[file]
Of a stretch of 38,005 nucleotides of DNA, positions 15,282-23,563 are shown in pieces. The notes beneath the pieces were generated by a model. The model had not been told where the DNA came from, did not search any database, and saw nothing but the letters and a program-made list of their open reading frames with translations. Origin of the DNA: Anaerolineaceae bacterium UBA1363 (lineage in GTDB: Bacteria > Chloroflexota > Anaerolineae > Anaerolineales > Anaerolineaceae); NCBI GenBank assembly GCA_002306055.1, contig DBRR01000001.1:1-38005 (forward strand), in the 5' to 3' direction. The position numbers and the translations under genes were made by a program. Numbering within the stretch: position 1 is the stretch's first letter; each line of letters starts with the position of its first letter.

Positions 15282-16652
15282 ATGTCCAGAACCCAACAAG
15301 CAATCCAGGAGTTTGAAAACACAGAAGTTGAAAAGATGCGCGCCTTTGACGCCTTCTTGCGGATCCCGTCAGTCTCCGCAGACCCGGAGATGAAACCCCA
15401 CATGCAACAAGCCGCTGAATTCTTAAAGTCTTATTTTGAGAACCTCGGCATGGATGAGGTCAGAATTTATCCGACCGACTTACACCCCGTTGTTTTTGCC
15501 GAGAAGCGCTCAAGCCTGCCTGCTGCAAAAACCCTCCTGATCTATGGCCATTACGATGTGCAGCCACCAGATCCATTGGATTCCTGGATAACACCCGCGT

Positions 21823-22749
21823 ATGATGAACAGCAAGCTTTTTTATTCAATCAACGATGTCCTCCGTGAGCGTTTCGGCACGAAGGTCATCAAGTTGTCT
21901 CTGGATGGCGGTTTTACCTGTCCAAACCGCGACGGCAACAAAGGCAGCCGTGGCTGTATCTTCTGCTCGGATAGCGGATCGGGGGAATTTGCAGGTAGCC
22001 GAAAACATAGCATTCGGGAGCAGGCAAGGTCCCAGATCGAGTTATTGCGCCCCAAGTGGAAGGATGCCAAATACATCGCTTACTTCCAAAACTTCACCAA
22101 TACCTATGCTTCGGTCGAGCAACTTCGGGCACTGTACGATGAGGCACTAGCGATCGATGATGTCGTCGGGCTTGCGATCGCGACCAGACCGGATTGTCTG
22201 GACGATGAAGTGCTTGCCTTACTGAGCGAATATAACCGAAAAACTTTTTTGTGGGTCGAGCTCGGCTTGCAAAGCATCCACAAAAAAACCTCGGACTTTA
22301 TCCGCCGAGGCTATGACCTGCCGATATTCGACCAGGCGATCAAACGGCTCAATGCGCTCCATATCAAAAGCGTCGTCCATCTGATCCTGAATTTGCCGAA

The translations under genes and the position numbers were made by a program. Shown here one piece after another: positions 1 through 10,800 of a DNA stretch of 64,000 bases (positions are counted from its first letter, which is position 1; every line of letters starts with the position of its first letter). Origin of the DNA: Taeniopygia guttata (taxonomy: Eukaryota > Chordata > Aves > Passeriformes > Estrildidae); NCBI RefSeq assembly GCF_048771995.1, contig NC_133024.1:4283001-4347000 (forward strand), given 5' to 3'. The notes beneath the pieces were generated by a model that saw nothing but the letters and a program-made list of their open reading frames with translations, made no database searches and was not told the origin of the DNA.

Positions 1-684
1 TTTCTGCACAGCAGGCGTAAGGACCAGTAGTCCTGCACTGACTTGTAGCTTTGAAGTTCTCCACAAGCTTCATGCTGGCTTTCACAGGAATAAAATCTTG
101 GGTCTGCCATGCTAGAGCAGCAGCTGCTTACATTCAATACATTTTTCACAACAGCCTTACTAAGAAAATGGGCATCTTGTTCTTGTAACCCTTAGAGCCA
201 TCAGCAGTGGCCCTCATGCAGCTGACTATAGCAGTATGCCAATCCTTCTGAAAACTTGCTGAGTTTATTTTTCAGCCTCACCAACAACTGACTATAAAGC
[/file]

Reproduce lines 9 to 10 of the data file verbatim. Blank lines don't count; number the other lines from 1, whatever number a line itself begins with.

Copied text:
21901 CTGGATGGCGGTTTTACCTGTCCAAACCGCGACGGCAACAAAGGCAGCCGTGGCTGTATCTTCTGCTCGGATAGCGGATCGGGGGAATTTGCAGGTAGCC
22001 GAAAACATAGCATTCGGGAGCAGGCAAGGTCCCAGATCGAGTTATTGCGCCCCAAGTGGAAGGATGCCAAATACATCGCTTACTTCCAAAACTTCACCAA